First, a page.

Scientists advised lockdown in September

Official documents have shown that the government’s scientific advisors called for an immediate "circuit breaker" to halt the spread of COVID-19 in a meeting held on 21st September. 

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Scientists advised lockdown in September
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Official documents have shown that the government’s scientific advisors called for an immediate "circuit breaker" to halt the spread of COVID-19 in a meeting held on 21st September. 

The Labour Party has said the documents are “alarming,” following Liverpool being placed in the “very high” category of the government’s newly implemented three-tier system

For the week of 2nd October, Office for National Statistics figures reported 11,444 deaths registered in the UK, meaning the number of deaths caused by COVID-19 has doubled every two weeks. 

In Monday evening’s press conference, Prime Minister Boris Johnson said effective implementation was the key to slowing the spread of COVID-19 but was highly against the extreme measure of a full national lockdown. However, Chief Medical Officer Chris Whitty said he doubted the measures, even in the top tier, "would be enough to get on top of" stopping the spread of COVID-19. 

He further commented that there is a lot of “flexibility for local authorities [...] to do significantly more."

The Scientific Advisory Group for Emergencies (SAGE) are the government’s official scientific advisors. A SAGE document was released shortly after the announcement, highlighting that advisers had called for a short “circuit breaker” lockdown three weeks ago. The BBC also reports SAGE advised against socialising with other households indoors, called for the closure of bars, restaurants, cafes, indoor gyms and hairdressers, and also that all university classes should be held online.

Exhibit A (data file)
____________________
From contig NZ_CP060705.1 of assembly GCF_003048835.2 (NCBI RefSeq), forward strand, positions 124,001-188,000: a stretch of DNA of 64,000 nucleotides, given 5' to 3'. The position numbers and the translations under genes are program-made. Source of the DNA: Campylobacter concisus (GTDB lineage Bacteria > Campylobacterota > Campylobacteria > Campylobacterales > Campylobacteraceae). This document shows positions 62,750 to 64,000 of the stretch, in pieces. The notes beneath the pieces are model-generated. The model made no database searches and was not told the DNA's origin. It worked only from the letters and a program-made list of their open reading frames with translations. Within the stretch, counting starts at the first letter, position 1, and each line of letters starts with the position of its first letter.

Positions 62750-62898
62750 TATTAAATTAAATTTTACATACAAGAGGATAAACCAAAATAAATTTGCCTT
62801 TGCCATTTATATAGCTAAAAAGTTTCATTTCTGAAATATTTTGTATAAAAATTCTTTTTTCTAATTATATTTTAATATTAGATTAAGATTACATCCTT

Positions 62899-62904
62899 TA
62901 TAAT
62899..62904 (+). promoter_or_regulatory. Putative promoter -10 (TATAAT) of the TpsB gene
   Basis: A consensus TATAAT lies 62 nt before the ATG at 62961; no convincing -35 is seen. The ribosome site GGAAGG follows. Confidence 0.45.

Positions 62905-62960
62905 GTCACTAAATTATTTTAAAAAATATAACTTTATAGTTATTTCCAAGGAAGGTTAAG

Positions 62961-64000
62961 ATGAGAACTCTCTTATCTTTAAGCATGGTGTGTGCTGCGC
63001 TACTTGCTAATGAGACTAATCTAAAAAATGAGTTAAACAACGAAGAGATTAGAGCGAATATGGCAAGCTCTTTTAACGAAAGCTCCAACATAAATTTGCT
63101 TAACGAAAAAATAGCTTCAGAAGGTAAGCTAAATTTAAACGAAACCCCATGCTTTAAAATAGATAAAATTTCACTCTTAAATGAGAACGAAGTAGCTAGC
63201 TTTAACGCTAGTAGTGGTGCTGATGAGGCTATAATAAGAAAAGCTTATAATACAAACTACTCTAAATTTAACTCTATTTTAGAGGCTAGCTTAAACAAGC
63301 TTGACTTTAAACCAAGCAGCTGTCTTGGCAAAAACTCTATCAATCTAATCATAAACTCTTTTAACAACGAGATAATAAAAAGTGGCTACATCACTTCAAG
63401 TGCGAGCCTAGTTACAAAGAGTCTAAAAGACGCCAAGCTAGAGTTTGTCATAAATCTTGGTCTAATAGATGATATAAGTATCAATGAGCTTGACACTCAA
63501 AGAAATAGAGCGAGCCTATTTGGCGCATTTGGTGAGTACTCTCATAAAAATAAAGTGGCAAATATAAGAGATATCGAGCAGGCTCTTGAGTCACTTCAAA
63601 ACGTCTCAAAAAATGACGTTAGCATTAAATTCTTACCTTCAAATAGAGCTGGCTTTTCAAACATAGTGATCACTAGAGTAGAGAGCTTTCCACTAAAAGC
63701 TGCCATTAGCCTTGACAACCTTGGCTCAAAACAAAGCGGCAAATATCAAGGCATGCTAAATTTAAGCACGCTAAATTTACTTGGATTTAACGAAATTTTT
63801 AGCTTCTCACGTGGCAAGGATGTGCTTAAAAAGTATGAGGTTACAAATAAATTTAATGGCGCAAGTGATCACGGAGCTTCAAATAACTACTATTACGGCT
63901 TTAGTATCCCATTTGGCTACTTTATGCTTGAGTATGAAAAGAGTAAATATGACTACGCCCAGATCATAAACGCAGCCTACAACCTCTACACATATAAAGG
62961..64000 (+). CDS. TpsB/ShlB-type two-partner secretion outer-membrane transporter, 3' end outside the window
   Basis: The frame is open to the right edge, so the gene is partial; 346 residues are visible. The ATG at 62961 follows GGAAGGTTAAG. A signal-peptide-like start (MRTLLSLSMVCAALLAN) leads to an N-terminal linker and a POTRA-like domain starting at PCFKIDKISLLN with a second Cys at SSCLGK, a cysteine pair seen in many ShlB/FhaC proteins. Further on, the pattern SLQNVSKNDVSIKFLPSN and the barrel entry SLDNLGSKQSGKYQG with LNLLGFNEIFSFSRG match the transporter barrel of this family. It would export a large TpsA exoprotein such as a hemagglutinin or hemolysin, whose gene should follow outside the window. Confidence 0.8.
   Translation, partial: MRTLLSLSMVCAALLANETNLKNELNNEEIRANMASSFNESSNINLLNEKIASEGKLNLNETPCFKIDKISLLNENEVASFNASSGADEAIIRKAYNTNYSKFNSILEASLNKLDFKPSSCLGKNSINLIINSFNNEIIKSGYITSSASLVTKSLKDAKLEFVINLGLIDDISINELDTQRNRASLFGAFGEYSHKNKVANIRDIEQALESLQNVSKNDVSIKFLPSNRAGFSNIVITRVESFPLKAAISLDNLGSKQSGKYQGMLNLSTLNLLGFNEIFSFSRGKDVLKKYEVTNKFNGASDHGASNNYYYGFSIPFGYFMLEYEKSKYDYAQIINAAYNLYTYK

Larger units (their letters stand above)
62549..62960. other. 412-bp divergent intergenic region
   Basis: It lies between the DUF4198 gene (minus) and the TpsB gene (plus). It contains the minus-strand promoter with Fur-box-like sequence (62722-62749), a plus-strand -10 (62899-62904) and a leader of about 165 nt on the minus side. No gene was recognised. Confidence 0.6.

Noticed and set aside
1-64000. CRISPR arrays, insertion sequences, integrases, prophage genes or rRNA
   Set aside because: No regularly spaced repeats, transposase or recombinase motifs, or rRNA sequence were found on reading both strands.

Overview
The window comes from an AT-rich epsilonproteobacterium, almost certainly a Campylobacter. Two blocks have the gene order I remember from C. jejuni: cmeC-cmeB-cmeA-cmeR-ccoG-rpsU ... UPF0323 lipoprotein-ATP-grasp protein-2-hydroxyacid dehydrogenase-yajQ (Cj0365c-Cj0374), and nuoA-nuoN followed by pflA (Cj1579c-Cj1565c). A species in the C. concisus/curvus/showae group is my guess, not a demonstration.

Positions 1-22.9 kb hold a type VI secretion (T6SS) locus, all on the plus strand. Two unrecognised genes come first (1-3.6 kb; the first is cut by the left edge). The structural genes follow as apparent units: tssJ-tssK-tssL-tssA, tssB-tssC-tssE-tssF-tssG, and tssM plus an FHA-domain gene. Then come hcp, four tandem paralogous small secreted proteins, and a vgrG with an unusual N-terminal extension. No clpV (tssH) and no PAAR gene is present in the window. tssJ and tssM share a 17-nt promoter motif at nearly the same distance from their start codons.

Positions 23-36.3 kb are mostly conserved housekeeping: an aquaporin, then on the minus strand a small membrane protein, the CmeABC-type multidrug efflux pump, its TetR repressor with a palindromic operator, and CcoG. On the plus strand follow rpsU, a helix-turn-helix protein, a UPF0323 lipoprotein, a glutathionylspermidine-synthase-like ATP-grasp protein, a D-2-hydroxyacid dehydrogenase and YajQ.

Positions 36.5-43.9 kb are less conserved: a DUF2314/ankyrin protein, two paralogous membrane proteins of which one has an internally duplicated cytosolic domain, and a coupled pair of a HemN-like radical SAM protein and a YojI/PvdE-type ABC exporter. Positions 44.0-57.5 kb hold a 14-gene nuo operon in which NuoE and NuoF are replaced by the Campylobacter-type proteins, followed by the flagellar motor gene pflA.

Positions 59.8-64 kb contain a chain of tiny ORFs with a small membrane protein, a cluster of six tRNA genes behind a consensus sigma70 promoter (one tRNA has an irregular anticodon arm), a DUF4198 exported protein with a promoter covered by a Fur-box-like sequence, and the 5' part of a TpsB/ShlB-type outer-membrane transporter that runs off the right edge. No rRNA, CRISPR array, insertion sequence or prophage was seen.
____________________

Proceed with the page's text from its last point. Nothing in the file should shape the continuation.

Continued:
SAGE also asked that the government urge people to work from home when they can, which was the only request fulfilled at the time. 

In addition to the precautions published in the SAGE papers, advisors also stated the Test and Trace system was having only a "marginal impact", adding that the level of impact was likely to "decline further”. The same was said about curfews in bars and dining facilities. 

SAGE also warned "single interventions by themselves are unlikely to be able to bring the R below one" and further advised that more stringent measures were needed both locally and nationally. 

SAGE said if measures were as strict as those put into place in May, the epidemic could be put back “by approximately 28 days or more".

Currently, the three-tier system has placed 4.4 million people under restrictions as their areas have been categorised as “high alert”. The areas include Nottinghamshire, East and West Cheshire, north-east England, Greater Manchester and parts of South Yorkshire. Liverpool is presently the only location set to be in the “very high” category from 5 pm on Wednesday. 

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